Forget Generational Stereotypes, Baby Boomers Are Just As Addicted To Smart Phones

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happy seniors having fun together in nature on a picnic

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Weeks ago I was shocked to report the amount of screen time that the average American consumes every day (more than 12 hours) looking at smart phones, computers and televisions, and further to write about the toll it seems to be having on young adults and babies mental and physical health. But it came as more of a surprise to learn in recent weeks that new data suggests not only are older generations not much different from young people in their smart phone usage, but the mental health effects may not be too different.

Provision Living, a group of senior living communities across the U.S. did a study looking at 1,000 Baby Boomers and 1,000 millennials to compare the similarities and differences between the two generations usage of smart phones. And the results were not what was expected.

On average, Baby Boomers – those born between 1946 and 1964 – are on smart phones five hours a day. That’s almost the same amount of time on a phone as millennials – those born between 1981 and 1995 – who clock in over five-and-a-half hours per day. But what’s really interesting, is how that time on devices is being spent, and more importantly, what it means for our mental health. In a period when the more we are “connected” means more time alone on devices, the perception of connectivity and actually engaging others can be starkly different.

How Smart Phone Usage Is Spent By Millennials And Baby Boomers In 2019.

Provision Living

In fact, according to the Provision Living data, millennials spend more time making old fashioned phone calls to talk to peers and family than Baby Boomers do.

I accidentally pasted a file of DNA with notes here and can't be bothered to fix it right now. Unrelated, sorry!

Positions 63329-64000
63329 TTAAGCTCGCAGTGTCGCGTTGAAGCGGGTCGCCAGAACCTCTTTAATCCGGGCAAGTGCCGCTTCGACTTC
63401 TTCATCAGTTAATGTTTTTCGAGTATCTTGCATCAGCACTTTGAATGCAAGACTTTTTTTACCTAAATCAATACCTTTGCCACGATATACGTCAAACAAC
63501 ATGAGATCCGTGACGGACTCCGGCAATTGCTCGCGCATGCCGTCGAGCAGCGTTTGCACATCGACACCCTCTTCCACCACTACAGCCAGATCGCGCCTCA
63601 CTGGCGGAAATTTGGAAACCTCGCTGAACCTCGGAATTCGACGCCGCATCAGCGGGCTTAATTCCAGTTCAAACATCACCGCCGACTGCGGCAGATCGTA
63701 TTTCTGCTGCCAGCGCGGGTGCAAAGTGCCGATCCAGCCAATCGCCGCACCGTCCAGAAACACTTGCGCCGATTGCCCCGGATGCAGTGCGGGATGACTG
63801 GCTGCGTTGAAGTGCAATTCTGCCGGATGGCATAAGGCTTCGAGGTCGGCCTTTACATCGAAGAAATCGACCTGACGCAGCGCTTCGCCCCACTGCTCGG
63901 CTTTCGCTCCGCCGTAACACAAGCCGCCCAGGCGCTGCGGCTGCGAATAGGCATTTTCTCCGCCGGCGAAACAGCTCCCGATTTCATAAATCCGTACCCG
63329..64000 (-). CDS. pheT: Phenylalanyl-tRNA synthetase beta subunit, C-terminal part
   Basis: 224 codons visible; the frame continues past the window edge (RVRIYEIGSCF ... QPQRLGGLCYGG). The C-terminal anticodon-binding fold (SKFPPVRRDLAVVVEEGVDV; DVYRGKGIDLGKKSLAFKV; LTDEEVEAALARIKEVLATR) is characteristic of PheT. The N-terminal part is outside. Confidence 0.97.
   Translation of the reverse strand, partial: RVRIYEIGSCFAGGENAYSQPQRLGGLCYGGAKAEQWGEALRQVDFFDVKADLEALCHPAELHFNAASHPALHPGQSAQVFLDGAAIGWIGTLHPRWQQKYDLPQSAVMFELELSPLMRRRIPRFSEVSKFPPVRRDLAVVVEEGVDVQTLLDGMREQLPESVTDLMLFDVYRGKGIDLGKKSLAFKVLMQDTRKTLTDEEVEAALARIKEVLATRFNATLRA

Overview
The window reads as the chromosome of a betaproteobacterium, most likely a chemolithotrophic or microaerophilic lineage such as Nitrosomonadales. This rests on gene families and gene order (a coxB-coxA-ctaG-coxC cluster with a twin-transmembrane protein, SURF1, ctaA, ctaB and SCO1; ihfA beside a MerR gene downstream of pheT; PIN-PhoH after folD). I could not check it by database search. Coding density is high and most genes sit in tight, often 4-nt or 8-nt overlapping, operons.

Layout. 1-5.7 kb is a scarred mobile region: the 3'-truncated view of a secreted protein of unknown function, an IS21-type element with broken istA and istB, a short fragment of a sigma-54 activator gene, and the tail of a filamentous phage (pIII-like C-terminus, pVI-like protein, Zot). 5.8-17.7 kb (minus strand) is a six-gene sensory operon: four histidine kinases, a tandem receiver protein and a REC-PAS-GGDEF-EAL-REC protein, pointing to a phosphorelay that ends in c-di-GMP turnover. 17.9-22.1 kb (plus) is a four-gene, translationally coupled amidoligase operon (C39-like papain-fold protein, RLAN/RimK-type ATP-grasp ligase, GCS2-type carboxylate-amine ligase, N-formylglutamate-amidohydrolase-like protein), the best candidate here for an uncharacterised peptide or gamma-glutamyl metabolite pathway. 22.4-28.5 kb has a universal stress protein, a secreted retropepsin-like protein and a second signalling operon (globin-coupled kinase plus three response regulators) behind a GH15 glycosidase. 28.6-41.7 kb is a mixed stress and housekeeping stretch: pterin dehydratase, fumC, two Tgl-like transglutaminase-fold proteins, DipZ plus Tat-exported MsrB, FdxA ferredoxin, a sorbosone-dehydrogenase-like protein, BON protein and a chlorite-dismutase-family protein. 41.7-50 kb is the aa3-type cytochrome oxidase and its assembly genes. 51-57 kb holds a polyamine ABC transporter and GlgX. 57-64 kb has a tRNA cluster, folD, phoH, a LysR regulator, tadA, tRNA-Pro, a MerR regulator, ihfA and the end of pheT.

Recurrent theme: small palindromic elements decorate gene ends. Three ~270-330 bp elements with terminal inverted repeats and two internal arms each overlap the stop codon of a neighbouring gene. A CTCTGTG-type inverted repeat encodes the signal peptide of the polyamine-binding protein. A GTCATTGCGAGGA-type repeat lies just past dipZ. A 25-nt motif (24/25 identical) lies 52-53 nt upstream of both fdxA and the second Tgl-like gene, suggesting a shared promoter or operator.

For both cohorts, social media makes up a significant portion of their time on phones, with Facebook being the overwhelming site for both generations, clocking at over an hour per day for both cohorts. Instagram (owned by Facebook) also came in second for both generational groups, at nearly an hour per day for both. This is concerning for mental health experts who point to research that suggests connectivity to Facebook interferes with in-person connectivity, sleep, memory, and potentially contributes to depression and anxiety.

However, generational differences appear when looking to how Baby Boomers and millennials spend the remaining three plus hours a day on their phones. For millennials, texting takes up another hour each day, while Baby Boomers are on email, news apps and surfing the internet. Millennials also devote a lot of their smart phone usage listening to music apps such as Pandora and Spotify and podcasts. But for both groups, Twitter and YouTube were the least used forms of social media on smart phones.

At the conclusion of the Provision Living study, one in three respondents – from both cohorts – said that they had underestimated the amount of time they were on their phones each day. However, two-thirds admitted that they had no intention of scaling back their usage.

Whatever effect smart phone utilization is having on our brains and bodies, it’s clear that the impact is being felt across the lifespan. And, it’s certainly changing the way we think, behave and interact with one another. But the stereotypes of young people being alone in their obsession is not correct. So for those in the health space, a great way to reach out aging population is through smart phones – because even if they deny how much they use them, Baby Boomers are addicted to phones and to social apps.

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